Want to go to a strip club and have a few drinks?
It’s likely you’ll first have to pay a tax, if a newly proposed bill becomes state law.
Calling it a sexually oriented business tax, Assemblyman Das Williams, D-Santa Barbara/Ventura, introduced a bill that would require a charge equal to $10 per customer who patronizes strip clubs that serve alcohol. The revenue collected from Assembly Bill 2441 would help fund vital services to victims of sexual and domestic violence, as well as cover the cost to process forensic exam (or rape) kits.
The bill states the fee would not be passed on to the entertainers, and it would be up to club owners to determine the manner in which they would pay the tax.
“There is evidence that shows a nexus between (sexual) violence and strip club establishments,” said James Joyce, spokesperson for Williams. “There is an issue of funding being decreased, and there is definitely a need to fund these vital services.”
According to the California Coalition Against Sexual Assault (CALCASA), California’s 84 rape crisis centers served around 30,000 victims in 2011. The state’s general fund contributed just $45,000 to all rape crisis centers combined, equating to about $1.50 per rape victim. The federal budget has an additional proposed cut of $800,000 to the rape set-aside fund in the 2012/2013 budget.
“It’s essential we create a new funding stream,” said Sandra Henriquez, executive director of CALCASA. “There are many elements of society that encourage and foster sexual objectification, which is at the root of sexual violence. We’re not saying strip clubs cause rape, but they contribute to its climate. A sexually oriented business tax sets precedents that take the public health approach, and can use this money to change awareness and attitudes and looking at those linkages.”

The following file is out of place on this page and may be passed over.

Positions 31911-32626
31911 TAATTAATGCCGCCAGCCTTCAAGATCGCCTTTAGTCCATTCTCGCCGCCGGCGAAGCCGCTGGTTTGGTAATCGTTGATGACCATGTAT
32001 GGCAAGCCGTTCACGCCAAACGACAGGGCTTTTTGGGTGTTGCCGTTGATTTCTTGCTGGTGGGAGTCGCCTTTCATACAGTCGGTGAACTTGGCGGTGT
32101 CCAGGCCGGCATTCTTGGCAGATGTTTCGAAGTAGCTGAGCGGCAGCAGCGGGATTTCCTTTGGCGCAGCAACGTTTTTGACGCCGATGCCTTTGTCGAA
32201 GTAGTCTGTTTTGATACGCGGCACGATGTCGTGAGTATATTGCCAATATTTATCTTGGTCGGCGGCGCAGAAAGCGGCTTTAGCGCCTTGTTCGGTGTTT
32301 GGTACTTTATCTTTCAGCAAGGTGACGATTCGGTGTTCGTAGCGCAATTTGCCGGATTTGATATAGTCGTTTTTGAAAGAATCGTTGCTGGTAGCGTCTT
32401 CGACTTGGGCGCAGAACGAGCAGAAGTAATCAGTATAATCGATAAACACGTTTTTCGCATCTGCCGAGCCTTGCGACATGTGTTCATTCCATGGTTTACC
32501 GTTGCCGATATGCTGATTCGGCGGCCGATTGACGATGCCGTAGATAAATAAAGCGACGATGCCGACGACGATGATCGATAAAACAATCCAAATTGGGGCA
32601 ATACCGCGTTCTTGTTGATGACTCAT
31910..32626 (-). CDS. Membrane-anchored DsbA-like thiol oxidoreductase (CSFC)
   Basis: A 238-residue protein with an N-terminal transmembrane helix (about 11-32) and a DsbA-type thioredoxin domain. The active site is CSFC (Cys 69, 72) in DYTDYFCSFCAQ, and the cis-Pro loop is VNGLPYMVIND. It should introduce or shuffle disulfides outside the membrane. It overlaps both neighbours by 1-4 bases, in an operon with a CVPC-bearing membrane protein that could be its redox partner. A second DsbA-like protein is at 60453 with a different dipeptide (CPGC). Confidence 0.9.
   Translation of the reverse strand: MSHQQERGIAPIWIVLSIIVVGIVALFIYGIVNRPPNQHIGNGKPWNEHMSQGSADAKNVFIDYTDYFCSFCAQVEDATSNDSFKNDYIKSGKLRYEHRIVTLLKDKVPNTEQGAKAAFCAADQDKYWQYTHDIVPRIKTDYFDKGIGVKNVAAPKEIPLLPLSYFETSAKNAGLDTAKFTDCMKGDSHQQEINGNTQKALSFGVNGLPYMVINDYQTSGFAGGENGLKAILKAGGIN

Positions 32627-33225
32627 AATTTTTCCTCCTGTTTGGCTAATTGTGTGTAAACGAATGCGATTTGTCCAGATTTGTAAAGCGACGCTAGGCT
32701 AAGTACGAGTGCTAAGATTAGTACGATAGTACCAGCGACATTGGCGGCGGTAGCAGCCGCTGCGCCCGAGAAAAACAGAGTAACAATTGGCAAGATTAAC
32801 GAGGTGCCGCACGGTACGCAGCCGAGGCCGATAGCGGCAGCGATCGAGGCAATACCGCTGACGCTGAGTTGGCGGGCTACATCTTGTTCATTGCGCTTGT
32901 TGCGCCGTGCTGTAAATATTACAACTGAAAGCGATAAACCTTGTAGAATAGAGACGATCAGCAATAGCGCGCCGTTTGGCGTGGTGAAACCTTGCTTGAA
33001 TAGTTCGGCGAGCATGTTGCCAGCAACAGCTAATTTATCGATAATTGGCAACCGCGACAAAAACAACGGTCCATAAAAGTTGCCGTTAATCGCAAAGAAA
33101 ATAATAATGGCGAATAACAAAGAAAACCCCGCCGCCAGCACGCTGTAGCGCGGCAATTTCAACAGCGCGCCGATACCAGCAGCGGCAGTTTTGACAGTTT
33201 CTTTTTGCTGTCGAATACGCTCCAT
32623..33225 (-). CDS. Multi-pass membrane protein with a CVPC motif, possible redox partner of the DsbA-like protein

Henriquez compared the bill’s public health approach to that of the state’s cigarette tax.
Opposition to the bill comes from the Association of Club Executives (ACE), CalSmallBiz, Howard Jarvis Taxpayers Association and Taxpayers for Improving Public Safety.
“While helping sexual assault programs is a noble cause — ultimately, arbitrary and excessive taxes on citizens who like adult entertainment is but a steppingstone to tax other business,” said Angelina Spencer, ACE executive director. “If you tax each patron $10 per head to enter a strip club, how long will it be before an official decides it’s a great idea to tax every patron who walks into a bar to fund alcoholism recovery? When we recognize that most people are rational actors capable of weighing the consequences and benefits of their actions, the need for a Nanny State tax is diminished.”
In Texas, a $5 “pole” tax on strip club patrons was recently imposed. The law was appealed on grounds that it violates the right to freedom of speech guaranteed by the First Amendment to the United States Constitution, but the Texas Supreme Court found the law to be constitutional. The case was also denied a hearing by the U.S. Supreme Court. Utah also passed a pole tax. Five other states are now considering bills with similar language.
The only establishment offering nude entertainment in Ventura County is the Spearmint Rhino, which wouldn’t be subject to the tax because alcohol is not served.
There are 180 strip clubs in California, and according to the Board of Equalization, 80 establishments would be subject to the tax. An estimated $35 million for rape crisis centers would be generated from the tax.
AB 2441 has already cleared the Assembly Committee on Revenue and Taxation, and is scheduled to be heard by the Assembly Committee on Appropriations this week.